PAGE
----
Fans need to take the "people game" back from "incompetent,dishonest, and corrupt individuals who are only in the game for their own benefit.

    The Newry/Larne game is only a symptom of "what is wrong" and I hope that the it will be warning that will not go unnoticed.

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  • 17. At 9:54pm on 25 Jan 2010, Andrew Scullion wrote:


    I was at the game and I agree that the players involved from both sides should be the focus of any punishment rather than the clubs. Although the rather brief report from the referee only names three players when there were at least one more player from each team involved. It may be that the clubs should take responsibility, conduct their own investigations and discipline players not named on the referee's report.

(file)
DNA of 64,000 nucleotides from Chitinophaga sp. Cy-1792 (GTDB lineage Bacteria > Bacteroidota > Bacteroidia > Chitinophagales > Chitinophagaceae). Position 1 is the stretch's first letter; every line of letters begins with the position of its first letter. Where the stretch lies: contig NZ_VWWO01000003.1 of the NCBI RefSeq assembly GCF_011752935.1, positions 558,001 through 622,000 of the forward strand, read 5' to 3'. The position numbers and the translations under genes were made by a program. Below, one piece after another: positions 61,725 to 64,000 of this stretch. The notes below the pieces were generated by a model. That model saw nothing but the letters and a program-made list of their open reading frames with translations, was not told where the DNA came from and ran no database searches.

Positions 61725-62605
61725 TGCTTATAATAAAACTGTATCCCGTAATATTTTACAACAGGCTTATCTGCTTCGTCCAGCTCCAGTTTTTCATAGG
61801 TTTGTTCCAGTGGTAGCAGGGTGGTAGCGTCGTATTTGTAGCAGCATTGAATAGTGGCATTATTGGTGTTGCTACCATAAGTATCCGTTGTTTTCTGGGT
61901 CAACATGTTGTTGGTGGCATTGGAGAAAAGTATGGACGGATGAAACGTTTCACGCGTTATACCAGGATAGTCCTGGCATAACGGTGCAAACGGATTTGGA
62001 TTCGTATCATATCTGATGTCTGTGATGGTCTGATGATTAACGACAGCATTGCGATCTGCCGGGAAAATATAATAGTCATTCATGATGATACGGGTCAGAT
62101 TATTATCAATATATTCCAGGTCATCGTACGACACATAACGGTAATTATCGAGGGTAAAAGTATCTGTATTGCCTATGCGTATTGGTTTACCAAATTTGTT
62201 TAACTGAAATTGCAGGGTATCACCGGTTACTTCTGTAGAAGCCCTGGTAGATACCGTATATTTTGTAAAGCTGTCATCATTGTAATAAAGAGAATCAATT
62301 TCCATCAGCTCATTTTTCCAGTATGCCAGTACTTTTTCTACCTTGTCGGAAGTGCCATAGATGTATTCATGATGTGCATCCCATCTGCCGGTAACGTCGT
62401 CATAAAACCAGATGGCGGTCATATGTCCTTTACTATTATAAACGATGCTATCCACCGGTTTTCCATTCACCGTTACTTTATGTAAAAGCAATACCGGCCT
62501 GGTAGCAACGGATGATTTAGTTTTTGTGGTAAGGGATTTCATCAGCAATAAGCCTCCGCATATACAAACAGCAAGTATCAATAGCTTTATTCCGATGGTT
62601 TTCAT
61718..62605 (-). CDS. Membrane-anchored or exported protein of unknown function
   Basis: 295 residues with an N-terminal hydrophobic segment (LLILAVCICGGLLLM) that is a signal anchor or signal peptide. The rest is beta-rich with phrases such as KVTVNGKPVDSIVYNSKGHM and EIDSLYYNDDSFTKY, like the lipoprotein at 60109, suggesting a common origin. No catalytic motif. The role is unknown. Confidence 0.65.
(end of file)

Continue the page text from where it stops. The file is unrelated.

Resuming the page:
I also wish to point out that NO member of the coaching staff of either side was involved in any fighting, on the contrary they were trying to calm things down.

    It is also interesting to note that the officials didn't leave the pitch until things had calmed down, contrary to what is being reported. I think you can see one of the linesmen in one of the press eye photographs, while I observed the referee in and around the Newry dugout throughout the trouble.

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  • 18. At 5:01pm on 26 Jan 2010, Joel Taggart wrote:

    Thanks for all your contributions, keep them coming. Slap on knuckles from returnollatladni acknowledged. Although the blog was written a week and not a fortnight after the events at Newry. I'm not that slow :) I will endeavour to be a bit more prompt.

    Totally agree with the feeling regarding criminal proceedings. If such a case of disorderly behaviour happened on the streets of Newry then the police would certainly be involved. This is a wider issue where those involved in such actions think that because they are in a sporting arena it doesn't matter, that they are above the law. Perhaps it needs a prosecution to make them think twice?